Move over, Magnum, there's a new P.I.
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SHE SPIES PRIVATE EYE
For more information about Anji Fussell and She Spies Private Eye, go to www.shespiespi.com.
If Nancy Drew had grown up, had children and moved to Round Rock, her life would probably resemble Anji Fussell's life.
The former Victoria resident owns her own private investigation business called She Spies Private Eye.
Private investigations is mostly a male-dominated industry, but Fussell, 43, and her mostly female staff are helping lead the way for other women to get in the business.
"When I first got started in this industry, I was one of only a few women. Over the years, more and more women have gotten into it and I'm glad to see it," Fussell said. "Women have the potential to do a better job as a P.I. We can change our looks more easily, we look less suspicious, people open up to us more. And I'm not knocking men, but women really can do a great job as a private investigator."
It's not an easy job, but Fussell loves it, she said. Since starting the business six years ago, Fussell has crawled on her belly through a hayfield in camouflage, dressed to attend a swinger's club and had to hit on an Austin police officer. She's been threatened, had to hang out in bad parts of town and has worked on high profile cases in Austin and other parts of Texas.
"I do love my job. It's stressful at times, but I can't imagine doing anything else. It's all about helping people get answers," she said.
To many, who have heard her story, Fussell's life sounds like a plot straight from a TV show: A single mother raising her family in between late night stakeouts, crawling in hayfields and infiltrating sex clubs.
That's precisely why Hollywood has already come knocking.
Fussell, who was born and raised in Victoria, has already filmed one TV series, which was picked up by CBS, but has never aired. However, another producer has noticed the potential in Fussell's story and is currently working on developing a reality show about her life.
"The show would follow me around on the job and show the every day life of a female P.I. and single mom of four," Fussell said. "I'm very excited. This is something people find fascinating and I've had many people tell me over the years that I need to do a TV show about this."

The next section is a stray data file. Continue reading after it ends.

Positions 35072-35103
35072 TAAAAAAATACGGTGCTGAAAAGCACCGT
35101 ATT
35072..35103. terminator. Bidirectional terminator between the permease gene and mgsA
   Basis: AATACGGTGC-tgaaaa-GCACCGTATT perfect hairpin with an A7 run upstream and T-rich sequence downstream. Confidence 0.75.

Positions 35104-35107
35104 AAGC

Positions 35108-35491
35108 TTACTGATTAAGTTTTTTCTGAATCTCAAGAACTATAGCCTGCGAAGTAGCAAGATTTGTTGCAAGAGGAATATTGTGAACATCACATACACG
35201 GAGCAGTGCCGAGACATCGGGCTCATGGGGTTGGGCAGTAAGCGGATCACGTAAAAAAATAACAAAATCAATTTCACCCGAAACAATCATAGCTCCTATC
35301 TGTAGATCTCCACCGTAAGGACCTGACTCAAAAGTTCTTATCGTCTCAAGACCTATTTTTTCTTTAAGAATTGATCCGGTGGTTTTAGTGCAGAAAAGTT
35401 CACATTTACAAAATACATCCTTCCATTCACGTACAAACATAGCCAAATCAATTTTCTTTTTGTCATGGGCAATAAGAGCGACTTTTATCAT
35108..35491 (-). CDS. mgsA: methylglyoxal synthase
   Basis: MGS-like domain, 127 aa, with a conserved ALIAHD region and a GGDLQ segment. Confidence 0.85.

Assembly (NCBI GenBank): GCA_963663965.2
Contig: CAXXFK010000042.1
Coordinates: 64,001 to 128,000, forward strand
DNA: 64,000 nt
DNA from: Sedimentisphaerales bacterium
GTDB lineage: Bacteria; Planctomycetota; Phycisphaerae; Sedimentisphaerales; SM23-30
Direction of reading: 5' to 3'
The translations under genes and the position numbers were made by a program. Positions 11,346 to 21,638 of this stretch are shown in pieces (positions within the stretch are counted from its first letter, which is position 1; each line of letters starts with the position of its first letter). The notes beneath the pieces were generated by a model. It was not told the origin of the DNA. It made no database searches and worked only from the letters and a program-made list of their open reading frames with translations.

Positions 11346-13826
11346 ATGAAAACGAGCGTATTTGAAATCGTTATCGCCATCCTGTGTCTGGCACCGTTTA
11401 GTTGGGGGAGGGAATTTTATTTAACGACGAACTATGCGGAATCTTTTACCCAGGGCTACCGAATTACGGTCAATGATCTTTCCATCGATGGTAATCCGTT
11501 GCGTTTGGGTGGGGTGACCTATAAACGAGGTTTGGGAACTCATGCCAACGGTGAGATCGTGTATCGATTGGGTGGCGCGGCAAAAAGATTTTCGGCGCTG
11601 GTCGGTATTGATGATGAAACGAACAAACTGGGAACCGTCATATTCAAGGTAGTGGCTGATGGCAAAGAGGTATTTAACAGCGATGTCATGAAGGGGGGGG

She added that legal negotiations are under way and she should know more about the show in a month.
Fussell's love of digging to find the truth comes naturally. Her mother, Bettye Pribyl, was a genealogist and constantly researching the past.
"She was that kind of person that would just dig, dig, dig and she instilled that in me," Fussell said. "She definitely inspired me."
Pribyl said she and her husband, David, worry about their daughter and her sometimes-dangerous business.
"I constantly worry, but she loves it so much. You just have to accept it and pray," Pribyl said. "She leads a very interesting life and it makes her happy."
Despite her worries, Pribyl said, she has helped Fussell on a couple of cases in Victoria. To help Fussell gather information on a local businessman, Pribyl and a friend went undercover, asking questions and scouting different locations.
"You should have seen us. We were like Lucy and Ethel on a stakeout," Pribyl said, laughing. "It was so funny. We had to drive by a residence and get a license plate number but when you get old like us, you can't see that well. We drove by that car so many times until we finally had to pull over and my friend got out of the car, walked right up to it and wrote the number down."
Fussell's job is more than busting cheating spouses and tailing subjects.
Fussell cares very strongly about children, she said, and it's one of the reasons she got into the business.
Many of her cases deal with child custody. Fussell has made it her personal mission to ensure children end up with the right parent, she said.
"My passion is child custody. I used to work with kids before starting this business and for a lot of children with problems, many times it stems from family," she said. "Being in the P.I. business, I'm trying to prevent chaos with family so that these kids don't end up in the system."